Voice 4

"I decided that just this once it may be possible to lift these women up into the light and force the world to give them the respect that they deserved."

Voice 1

The writer of this program was Robin Basselin. The producer was Ryan Geertsma. The voices you heard were from the United States and the United Kingdom. All quotes were adapted and voiced by Spotlight. Computer users can visit our website at This program is called "Women in White."



humble71 said on March 12, 2010

It is interesting to hear about faith events in Africa.  I think about the human being is difficult to understand and why do these people prefer to fight for many years. is it possible the mind is working bad ? or men don’t have sixth sense like women..and they took the risk to pray in an unsafe environment. It’s a good lesson for everyone around the world to protest against governments that abuse of the power.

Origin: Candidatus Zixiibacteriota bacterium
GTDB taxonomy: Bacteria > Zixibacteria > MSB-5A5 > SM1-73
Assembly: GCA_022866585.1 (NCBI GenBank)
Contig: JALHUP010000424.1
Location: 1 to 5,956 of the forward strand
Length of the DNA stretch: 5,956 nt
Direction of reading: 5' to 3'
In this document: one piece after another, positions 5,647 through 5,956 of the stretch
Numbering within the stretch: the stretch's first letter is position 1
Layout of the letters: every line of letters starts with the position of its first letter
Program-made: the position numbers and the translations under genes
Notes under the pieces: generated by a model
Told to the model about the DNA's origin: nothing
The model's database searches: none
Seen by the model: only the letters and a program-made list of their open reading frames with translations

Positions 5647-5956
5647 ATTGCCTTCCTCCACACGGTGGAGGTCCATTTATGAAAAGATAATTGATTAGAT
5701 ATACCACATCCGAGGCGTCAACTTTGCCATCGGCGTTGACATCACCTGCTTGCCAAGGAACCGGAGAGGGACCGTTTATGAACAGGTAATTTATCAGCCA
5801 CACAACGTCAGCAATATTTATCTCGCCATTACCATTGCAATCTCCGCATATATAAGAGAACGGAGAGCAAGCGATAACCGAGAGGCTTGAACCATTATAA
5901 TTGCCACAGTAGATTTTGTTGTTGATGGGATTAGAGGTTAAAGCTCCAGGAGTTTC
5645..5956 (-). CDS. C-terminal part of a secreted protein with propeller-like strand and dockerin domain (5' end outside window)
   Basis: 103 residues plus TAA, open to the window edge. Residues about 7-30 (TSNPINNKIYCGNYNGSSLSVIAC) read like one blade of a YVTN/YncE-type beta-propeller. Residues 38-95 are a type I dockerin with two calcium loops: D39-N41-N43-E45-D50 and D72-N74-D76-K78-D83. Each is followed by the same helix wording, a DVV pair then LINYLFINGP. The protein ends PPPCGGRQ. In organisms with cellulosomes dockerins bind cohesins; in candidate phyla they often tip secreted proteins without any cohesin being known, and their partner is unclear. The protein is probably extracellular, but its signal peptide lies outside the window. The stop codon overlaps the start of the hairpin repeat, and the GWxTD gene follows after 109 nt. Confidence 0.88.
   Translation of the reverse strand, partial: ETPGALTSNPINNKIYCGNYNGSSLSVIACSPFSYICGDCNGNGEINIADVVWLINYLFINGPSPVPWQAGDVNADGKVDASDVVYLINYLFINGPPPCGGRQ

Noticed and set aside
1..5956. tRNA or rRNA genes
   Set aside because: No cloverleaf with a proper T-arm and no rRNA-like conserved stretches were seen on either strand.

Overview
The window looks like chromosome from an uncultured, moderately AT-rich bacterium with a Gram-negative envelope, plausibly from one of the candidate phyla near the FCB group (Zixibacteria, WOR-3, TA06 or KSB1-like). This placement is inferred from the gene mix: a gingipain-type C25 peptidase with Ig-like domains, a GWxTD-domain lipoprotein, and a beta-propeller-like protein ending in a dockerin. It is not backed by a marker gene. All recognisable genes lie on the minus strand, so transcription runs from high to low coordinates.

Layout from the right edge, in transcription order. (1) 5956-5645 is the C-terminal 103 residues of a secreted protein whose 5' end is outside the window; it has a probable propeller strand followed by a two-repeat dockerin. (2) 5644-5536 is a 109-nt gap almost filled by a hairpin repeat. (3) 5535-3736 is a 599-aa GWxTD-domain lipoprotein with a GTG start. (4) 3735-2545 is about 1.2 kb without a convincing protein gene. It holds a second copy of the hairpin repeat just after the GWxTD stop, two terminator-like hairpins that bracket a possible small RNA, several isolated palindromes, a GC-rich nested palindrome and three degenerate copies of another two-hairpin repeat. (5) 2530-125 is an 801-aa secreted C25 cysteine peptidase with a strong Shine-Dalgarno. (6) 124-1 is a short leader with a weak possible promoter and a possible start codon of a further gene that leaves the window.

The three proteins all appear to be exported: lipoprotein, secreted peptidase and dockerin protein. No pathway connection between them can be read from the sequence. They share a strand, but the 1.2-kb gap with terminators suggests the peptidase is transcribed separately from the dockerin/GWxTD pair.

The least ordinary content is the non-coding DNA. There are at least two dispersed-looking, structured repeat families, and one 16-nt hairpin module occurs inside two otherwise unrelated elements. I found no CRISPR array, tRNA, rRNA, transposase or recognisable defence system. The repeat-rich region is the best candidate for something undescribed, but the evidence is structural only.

Thanks ..I knew something about Liberia..


vanha said on September 20, 2011

Thanks ! I love peace and hate war .The most wonderful woman….!!!!!!!!!!!


alegría said on September 20, 2011

When the women get together for a specific objective, they do not get rest until the achievement of the goal, as we heard in this amazing peace programme.
Thanks Spotlight for share Liberia’s peace story.

Robin Basselin

Robin Basselin said on October 07, 2011

Congratulations to Leymah Gbowee!  Today, she was one of three women awarded the Nobel Peace Prize.  The three women were awarded the prize for “...their non-violent struggle for the safety of women and for women’s rights to full participation in peace-building work.”